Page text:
Bucs lose Starling Marte to oblique injury, recall Jose Tabata

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Starling Marte has appeared in 23 straight games with the Pirates since his promotion from Triple-A Indianapolis on July 26. But that streak will be snapped in Sunday’s series finale at Busch Stadium.

According to Michael Sanserino of the Pittsburgh Post-Gazette, Marte has been placed on the 15-day disabled list with a right oblique strain that he suffered in Saturday night’s 5-4 loss to the Cardinals.

Jose Tabata has been recalled to take the open roster spot despite batting just .297/.353/.354 with zero home runs and 15 RBI in 41 games on the farm.

Marte, a 23-year-old top prospect, has registered a .708 OPS with four homers, four stolen bases and 10 RBI over the first 23 games of his major league career. He should rejoin the Pirates around early September.

No one pounds the zone anymore

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“Work fast and throw strikes” has long been the top conventional wisdom for those preaching pitching success. The “work fast” part of that has increasingly gone by the wayside, however, as pitchers take more and more time to throw pitches in an effort to max out their effort and, thus, their velocity with each pitch.

Now, as Ben Lindbergh of The Ringer reports, the “throw strikes” part of it is going out of style too:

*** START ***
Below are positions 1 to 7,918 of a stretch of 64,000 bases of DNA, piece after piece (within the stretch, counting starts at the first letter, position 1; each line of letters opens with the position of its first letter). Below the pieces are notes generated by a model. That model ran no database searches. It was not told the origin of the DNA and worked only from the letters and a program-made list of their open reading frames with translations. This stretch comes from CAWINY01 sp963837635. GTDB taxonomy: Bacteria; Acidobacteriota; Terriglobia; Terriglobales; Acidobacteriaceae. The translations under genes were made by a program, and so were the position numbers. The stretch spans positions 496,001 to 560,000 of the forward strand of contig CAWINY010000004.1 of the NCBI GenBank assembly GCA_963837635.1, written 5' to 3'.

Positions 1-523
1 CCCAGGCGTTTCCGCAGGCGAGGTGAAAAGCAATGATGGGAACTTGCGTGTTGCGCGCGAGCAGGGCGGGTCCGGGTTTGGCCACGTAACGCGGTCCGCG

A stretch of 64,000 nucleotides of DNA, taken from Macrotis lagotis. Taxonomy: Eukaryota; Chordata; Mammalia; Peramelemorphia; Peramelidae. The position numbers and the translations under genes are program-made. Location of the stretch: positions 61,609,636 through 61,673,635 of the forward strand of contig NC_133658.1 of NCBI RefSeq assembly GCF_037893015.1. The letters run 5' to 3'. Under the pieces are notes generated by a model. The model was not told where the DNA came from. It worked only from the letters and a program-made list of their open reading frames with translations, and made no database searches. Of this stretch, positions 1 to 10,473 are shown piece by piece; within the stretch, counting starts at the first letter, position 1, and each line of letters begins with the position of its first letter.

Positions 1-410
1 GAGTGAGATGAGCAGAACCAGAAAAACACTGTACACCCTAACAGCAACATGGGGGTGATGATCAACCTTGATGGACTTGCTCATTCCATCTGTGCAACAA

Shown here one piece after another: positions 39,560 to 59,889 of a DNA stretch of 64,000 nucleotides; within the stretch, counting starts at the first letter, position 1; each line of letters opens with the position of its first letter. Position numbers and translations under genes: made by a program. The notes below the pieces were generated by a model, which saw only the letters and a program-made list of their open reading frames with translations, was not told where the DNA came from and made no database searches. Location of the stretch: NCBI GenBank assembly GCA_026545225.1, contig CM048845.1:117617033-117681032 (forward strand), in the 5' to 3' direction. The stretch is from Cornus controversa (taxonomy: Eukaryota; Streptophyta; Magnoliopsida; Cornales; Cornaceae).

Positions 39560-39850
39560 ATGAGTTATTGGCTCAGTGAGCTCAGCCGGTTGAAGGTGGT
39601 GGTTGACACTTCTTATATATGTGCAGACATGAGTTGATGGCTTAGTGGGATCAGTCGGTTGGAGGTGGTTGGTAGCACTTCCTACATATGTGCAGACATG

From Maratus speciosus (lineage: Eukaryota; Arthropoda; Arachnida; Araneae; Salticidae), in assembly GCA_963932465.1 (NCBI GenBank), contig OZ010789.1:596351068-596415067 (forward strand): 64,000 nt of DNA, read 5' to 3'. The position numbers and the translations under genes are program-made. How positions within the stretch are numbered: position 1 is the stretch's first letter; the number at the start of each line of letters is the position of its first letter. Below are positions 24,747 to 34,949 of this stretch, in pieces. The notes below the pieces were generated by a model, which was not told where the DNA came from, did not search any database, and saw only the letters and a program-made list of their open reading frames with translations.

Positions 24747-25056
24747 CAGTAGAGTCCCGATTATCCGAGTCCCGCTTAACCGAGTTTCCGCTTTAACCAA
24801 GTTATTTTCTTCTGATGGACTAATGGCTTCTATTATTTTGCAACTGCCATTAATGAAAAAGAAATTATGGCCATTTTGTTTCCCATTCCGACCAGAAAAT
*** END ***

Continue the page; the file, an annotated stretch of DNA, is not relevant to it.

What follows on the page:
Pitchers are throwing fewer pitches inside the strike zone than ever previously recorded . . . A decade ago, more than half of all pitches ended up in the strike zone. Today, that rate has fallen below 47 percent.

There are a couple of reasons for this. Most notable among them, Lindbergh says, being pitchers’ increasing reliance on curves, sliders and splitters as primary pitches, with said pitches not being in the zone by design. Lindbergh doesn’t mention it, but I’d guess that an increased emphasis on catchers’ framing plays a role too, with teams increasingly selecting for catchers who can turn balls that are actually out of the zone into strikes. If you have one of those beasts, why bother throwing something directly over the plate?

There is an unintended downside to all of this: a lack of action. As Lindbergh notes — and as you’ve not doubt noticed while watching games — there are more walks and strikeouts, there is more weak contact from guys chasing bad pitches and, as a result, games and at bats are going longer.

As always, such insights are interesting. As is so often the case these days, however, such insights serve as an unpleasant reminder of why the on-field product is so unsatisfying in so many ways in recent years.